Is fear of fraud holding back faster payments?
If banks refuse to offer real-time payments because they are too worried about fraud, they risk losing customers and missing out on a new wave of products and services, executives warned at a conference hosted this week by The Clearing House and the Bank Policy Institute.
“Real-time payments can have an impact on the banking industry in the same way Uber had on the taxi industry,” said Carolyn Criscitiello, HSBC Bank’s head of digital payments for retail banking and the wealth management group. “The risk of not doing it now is the big question.”
Criscitiello, along with other proponents of fast payments, are positioning such systems as essential additions for any bank based on consumer demand for more immediacy and transparency from their digital services.
“Real-time payments has the opportunity to help banks retain customers but also grab market share as the demand for immediacy is growing and becoming stronger,” said Arthur Brieske, managing director for JPMorgan Treasury Services.
JPMorgan Chase, which is experimenting with The Clearing House’s real-time payments network, has rolled out a feature to help its customers get accustomed to fast payments: Holders of accounts at multiple banks can instantly transfer funds from their Chase accounts to ones at different institutions.
“We thought we would get them used to sending money to themselves,” said Brieske. “It starts to get the consumer used to it on both sides” of the transfer and helps with the education process.
Brieske said the next logical step would be to extend the real-time capability to bill pay.
How quickly banks adopt real-time payments will depend on the benefits they see, but one observer warned executives not to hesitate.
“There are some benefits to waiting, but not so long that they get left behind,” said Duncan Douglass, a partner at the law firm Alston & Bird. So much of the business case for adopting real-time payments, he added, “is keeping up with the industry and making sure they don’t lose customers.”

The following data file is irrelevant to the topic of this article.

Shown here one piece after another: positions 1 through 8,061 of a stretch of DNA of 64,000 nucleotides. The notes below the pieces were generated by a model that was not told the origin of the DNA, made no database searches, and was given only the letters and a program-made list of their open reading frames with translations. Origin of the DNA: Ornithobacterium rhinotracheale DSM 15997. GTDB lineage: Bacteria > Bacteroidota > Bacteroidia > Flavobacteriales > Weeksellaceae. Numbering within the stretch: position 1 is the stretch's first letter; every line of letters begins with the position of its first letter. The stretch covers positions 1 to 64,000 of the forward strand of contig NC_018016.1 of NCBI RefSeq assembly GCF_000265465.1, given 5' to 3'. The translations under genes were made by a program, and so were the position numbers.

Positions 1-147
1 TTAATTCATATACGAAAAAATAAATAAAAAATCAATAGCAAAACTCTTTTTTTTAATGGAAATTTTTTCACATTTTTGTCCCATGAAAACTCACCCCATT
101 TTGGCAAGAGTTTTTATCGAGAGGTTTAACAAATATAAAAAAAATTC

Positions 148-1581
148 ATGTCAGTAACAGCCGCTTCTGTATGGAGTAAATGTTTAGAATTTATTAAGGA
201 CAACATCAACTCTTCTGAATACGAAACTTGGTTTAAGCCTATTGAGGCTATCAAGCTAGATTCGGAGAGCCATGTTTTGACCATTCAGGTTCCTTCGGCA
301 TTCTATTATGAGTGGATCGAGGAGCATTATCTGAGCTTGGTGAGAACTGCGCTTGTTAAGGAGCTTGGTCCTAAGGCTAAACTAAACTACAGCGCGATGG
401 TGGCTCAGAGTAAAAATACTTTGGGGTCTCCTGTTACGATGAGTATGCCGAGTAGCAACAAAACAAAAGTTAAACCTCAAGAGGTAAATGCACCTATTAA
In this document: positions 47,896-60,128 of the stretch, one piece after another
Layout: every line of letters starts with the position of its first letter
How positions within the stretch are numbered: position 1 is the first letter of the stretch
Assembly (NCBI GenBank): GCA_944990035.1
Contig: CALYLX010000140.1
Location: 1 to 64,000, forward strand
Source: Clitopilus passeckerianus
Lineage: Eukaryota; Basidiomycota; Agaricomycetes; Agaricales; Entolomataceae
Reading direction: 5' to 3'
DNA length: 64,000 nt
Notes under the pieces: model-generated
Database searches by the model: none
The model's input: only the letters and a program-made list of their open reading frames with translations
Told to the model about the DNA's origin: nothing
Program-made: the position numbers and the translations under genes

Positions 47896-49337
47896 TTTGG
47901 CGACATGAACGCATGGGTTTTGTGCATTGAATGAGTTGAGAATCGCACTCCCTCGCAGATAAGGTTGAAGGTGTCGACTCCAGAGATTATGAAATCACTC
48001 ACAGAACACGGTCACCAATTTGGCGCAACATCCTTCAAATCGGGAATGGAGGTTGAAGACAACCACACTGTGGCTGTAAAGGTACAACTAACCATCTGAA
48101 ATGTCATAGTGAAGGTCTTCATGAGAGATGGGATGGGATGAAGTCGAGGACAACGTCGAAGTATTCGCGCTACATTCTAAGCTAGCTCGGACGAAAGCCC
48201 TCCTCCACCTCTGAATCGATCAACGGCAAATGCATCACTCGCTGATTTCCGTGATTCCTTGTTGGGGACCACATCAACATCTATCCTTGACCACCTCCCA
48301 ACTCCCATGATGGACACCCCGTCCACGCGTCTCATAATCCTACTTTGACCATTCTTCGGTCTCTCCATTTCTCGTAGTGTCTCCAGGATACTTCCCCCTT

One factor keeping banks shy, at least initially, is fraud.
“Fraud follows speed,” said Mary Ann Miller, the fraud strategy leader at Varo Money.
She explained to American Banker before the conference started on Monday that criminals will gravitate to any system that gives them instant gratification.
Miller said while consumers will see the benefit of instant transfers for payments such as insurance claims and loan disbursements, criminals see such speed as an opportunity to take over an account and clear out funds.
Banks long have experienced fraud issues when introducing new products focused on enhancing the payments experience.
Dan Larkin, director of fraud protection at PNC Bank, said during a panel about fraud and real-time payments that criminals blitzed its mobile banking app when the bank added Zelle.
“We saw pretty quickly that once the bad guys got into the mobile channel, they stayed there,” he said. “As they were compromising the mobile wallet, they saw Zelle became available and moved over to that. They then moved over to cardless ATM access.”
Larkin said PNC did not use so-called device binding at the time of the Zelle integration. Device binding enables customers to conduct transactions on trusted devices without the need for constant authentication. “Device binding would’ve helped us, and we’re going to introduce that in the next month or so,” he said.
PNC’s initial fraud problem with Zelle is not unusual for banks that introduce the person-to-person payments network. Early Warning Services, the company that runs Zelle for the banks, cautions financial institutions that fraud attacks will be most prevalent upon launch.
Donna Turner, the chief fraud policy and control officer at Early Warning, discussed how the company handled Zelle’s fraud issues upon launch. “We sat down and walked through the process” of a Zelle transaction “in excruciating detail,” Turner said.
She added that the key to combating fraud in Zelle’s early days was cooperation with the banks, noting there is little doubt banks linking themselves to a real-time payments network will experience increased fraud.
“If you’re in the payment business, you’re going to have fraud,” Turner said.